The seamen were certainly becoming truculent over the non-appearance of pay, andduring September, when the shortage ofsupplies had became critical, there were disturbing messages from O’Higgins,Galvarino and Lautaro of sailors refusing duty. The morale of the officers was also sagging. And when, on 17 August, San Martin’s government began to recruit men for the new Peruvian Navy sending Paroissien and Spry to lobby them personally – of the squadron’s 30 sea officers signed on.
Their numbers included five ofseven captains and six of 25 lieutenants. Cochrane himself was invited tobecome its admiral, but indignantly refused. Guise, Spry and Freeman inevitably offered their services – but so did many others who had previously been Cochrane ‘followers’ like Prunier who was now commanding Pueyrredon and had already attracted the Admiral’s displeasure. Forster too had fallen from favour, and had resigned his commission after having been excluded from anactive role inthecapture ofthe Esmeralda.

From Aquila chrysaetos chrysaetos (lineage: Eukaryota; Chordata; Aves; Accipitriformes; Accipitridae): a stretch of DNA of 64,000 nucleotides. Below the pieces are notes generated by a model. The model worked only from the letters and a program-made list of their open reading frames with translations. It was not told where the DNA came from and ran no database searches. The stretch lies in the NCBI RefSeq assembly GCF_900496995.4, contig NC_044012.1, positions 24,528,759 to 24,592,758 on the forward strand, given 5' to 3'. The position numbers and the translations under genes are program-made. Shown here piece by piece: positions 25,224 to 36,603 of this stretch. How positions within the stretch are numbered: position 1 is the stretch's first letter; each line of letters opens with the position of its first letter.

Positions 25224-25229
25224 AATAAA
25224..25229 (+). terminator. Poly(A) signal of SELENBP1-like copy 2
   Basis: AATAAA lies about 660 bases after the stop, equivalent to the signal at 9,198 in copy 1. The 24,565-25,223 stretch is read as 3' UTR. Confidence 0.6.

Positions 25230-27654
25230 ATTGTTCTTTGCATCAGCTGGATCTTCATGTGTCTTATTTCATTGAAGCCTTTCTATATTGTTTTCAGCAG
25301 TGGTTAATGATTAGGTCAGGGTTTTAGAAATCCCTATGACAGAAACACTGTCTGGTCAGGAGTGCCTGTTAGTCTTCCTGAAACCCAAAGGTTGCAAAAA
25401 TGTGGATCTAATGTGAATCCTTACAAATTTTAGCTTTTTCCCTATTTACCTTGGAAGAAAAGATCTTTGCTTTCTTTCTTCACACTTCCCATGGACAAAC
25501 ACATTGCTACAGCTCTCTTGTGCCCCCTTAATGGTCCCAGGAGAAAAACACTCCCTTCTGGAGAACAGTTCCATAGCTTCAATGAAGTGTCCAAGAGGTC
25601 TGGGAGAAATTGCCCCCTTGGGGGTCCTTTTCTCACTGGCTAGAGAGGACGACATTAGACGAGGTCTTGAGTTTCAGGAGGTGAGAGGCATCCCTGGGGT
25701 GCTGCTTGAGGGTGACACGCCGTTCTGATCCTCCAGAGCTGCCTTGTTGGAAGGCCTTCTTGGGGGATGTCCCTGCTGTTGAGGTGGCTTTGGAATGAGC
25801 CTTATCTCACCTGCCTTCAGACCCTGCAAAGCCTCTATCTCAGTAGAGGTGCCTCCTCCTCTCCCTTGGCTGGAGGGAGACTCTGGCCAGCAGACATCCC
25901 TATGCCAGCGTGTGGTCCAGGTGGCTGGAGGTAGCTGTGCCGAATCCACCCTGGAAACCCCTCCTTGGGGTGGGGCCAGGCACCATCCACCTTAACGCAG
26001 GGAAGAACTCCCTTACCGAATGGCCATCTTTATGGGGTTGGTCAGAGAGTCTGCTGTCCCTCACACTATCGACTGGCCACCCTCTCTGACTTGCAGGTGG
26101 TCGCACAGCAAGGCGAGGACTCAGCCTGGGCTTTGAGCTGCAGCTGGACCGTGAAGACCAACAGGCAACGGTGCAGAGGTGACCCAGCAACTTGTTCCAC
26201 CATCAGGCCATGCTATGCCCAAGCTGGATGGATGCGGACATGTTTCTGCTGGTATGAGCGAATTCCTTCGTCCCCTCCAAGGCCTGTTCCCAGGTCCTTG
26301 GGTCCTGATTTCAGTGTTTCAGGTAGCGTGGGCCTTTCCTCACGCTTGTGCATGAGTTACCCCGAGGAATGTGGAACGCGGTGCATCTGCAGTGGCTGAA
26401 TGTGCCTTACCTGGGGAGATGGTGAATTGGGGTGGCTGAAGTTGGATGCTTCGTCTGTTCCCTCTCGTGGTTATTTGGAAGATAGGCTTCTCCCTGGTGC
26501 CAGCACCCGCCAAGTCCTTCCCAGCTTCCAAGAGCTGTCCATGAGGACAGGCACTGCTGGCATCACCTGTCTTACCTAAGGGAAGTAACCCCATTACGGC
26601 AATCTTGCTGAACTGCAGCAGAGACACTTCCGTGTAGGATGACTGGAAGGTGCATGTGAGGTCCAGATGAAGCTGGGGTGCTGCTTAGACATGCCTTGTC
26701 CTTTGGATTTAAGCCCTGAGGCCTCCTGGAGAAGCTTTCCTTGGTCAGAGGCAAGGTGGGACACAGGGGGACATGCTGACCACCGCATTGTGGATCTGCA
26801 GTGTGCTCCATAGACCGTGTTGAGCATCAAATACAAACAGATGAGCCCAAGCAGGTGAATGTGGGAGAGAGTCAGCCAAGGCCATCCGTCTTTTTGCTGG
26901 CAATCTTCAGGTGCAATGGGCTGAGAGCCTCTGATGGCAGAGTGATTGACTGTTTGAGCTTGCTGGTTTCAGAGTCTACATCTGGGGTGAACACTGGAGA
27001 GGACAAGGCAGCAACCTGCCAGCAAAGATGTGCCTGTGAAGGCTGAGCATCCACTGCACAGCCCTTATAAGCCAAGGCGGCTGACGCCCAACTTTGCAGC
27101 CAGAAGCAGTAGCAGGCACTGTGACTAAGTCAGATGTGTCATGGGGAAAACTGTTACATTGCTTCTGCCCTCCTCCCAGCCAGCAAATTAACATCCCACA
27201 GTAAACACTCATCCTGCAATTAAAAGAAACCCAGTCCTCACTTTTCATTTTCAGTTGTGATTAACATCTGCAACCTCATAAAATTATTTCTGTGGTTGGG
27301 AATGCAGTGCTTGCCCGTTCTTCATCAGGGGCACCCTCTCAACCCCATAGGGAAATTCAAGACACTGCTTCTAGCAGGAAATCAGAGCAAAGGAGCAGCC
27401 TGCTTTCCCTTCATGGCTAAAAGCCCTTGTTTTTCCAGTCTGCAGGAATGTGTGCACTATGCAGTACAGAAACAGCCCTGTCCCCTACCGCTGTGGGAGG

Cochrane claimed that the officers who joined the new navy were bribed to leave the Chilean service with estates and awards. But it is just as likely that they were disturbed by the conduct of theValdivia court martial and by Cochrane’s obsession with plots, and decided to leave before they too came under suspicion. In private letters, officers tactfully refrained from revealing their feelings.